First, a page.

TBILISI, DFWatch – Russia offers Georgia visa-free travel and to restore diplomatic relations, but not without conditions.
The Russian foreign ministry says in a statement on its website that Georgia first must create a ‘reliable legal environment’ that can guarantee the security of Russians who are visiting.
The background for this is a Georgian law which makes it a crime to cross the border between Russia and the two breakaway republics Abkhazia and South Ossetia. Because of this, many Russians who come to Georgia will automatically be subject to prosecution upon arrival.
“In this regard, it should be borne in mind that due to rupture of the Georgian side of diplomatic relations with Russia, our ability to consular and legal protection of our citizens in trouble in Georgia, is extremely limited,” the Russian foreign ministry writes.
The ministry says it supports having a humanitarian dialogue between peoples of the two countries, but criticizes what it calls the Georgian leadership’s ‘military adventurism’ in August 2008, and says Georgia undermined such ties by breaking off diplomatic relations as a reaction to Russia recognizing the breakaway republics.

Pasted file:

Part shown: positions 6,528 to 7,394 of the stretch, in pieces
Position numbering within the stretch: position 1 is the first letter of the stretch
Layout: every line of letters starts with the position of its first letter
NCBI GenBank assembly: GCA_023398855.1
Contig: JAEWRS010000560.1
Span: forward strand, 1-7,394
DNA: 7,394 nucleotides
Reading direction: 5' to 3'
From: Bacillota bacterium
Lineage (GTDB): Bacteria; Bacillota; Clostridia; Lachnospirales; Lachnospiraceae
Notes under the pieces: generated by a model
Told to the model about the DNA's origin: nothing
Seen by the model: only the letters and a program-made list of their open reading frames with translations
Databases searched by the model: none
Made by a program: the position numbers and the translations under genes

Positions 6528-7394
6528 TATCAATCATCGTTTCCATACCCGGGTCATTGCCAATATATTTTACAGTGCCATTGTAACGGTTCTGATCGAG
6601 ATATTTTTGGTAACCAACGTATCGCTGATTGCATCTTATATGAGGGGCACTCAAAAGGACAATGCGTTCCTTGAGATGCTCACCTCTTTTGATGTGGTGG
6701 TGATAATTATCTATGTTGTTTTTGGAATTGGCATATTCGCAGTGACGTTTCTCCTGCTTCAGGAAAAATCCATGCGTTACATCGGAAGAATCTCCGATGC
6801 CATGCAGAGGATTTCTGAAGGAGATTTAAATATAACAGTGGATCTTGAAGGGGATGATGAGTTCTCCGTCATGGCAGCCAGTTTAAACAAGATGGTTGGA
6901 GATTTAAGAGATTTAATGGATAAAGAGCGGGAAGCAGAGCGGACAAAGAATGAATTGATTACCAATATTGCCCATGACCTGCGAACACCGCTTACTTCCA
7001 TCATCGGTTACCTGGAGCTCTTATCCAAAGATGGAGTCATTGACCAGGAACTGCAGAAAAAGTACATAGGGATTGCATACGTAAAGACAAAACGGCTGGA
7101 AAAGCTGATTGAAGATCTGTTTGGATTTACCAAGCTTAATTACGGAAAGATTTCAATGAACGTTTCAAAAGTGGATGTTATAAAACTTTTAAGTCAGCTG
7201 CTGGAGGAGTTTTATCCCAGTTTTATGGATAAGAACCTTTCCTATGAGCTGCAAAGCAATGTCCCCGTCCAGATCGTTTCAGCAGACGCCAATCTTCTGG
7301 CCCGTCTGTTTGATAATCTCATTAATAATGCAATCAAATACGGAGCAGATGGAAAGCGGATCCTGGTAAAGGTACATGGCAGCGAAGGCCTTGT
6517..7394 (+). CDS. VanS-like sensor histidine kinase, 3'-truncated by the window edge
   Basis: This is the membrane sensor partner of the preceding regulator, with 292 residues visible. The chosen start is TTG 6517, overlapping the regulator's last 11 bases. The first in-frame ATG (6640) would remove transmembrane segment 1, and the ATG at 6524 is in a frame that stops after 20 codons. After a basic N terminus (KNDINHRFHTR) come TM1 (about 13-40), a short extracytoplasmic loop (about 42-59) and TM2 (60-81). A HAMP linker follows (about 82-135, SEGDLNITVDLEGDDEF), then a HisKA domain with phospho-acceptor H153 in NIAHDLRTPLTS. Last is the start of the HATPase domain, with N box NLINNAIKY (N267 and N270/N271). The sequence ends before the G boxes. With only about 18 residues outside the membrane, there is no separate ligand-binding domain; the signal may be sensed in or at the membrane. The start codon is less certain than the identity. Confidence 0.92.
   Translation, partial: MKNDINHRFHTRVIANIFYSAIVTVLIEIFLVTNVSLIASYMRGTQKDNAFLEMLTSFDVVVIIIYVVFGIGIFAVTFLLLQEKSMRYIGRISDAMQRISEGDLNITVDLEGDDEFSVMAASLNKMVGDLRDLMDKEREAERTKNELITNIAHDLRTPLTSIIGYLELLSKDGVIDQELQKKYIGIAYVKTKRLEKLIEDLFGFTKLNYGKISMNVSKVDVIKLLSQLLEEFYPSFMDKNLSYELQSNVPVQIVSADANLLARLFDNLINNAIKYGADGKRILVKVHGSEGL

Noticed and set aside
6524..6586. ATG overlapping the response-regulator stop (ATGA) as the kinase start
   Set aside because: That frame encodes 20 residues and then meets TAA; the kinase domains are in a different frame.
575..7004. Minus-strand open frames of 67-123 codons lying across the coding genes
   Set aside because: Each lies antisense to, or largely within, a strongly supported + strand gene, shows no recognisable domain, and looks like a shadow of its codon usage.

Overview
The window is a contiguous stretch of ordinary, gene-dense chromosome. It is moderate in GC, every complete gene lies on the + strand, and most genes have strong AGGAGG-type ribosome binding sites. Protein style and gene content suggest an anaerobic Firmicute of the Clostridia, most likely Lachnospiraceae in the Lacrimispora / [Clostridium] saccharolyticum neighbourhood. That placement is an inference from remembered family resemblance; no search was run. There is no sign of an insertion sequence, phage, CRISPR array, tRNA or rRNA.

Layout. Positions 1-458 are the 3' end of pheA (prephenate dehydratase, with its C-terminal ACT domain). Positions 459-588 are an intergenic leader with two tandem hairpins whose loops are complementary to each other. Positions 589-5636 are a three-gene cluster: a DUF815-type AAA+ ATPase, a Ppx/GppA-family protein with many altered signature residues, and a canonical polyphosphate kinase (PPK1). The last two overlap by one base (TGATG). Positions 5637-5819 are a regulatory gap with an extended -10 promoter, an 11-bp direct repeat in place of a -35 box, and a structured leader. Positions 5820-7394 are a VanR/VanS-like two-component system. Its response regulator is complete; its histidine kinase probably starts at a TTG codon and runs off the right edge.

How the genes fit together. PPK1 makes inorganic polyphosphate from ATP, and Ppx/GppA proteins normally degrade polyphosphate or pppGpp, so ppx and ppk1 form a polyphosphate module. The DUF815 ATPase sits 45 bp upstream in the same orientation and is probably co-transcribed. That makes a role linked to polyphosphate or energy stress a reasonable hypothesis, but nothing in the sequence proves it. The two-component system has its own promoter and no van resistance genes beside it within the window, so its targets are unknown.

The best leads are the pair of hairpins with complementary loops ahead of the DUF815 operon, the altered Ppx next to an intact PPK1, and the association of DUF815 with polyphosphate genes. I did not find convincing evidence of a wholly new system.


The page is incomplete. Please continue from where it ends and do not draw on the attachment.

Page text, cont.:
This comes as a response to Georgian president Mikheil Saakashvili’s statement in his state of the nation speech in parliament on February 28, when he said he is ready to unilaterally waive visa requirements for Russians.
Georgia’s foreign ministry responded to the Russian offer by setting its own terms in return.
“Any kind of dialogue between the two states can only be held within the frames of mutual respect and universally recognized principles. Accordingly, we are ready to start a discussion about the restoration of diplomatic relations with Russia, renew the dialog, when Russia will show us that is really ready to take effective steps and show that the initiative expressed by them is really based on honest grounds, will start the de-occupation process and take Russian troops out of Georgia and will reject their illegal decision about recognizing the Georgian territories,” the Georgian foreign ministry responded. (Photo: Mikhail Evstafiev.)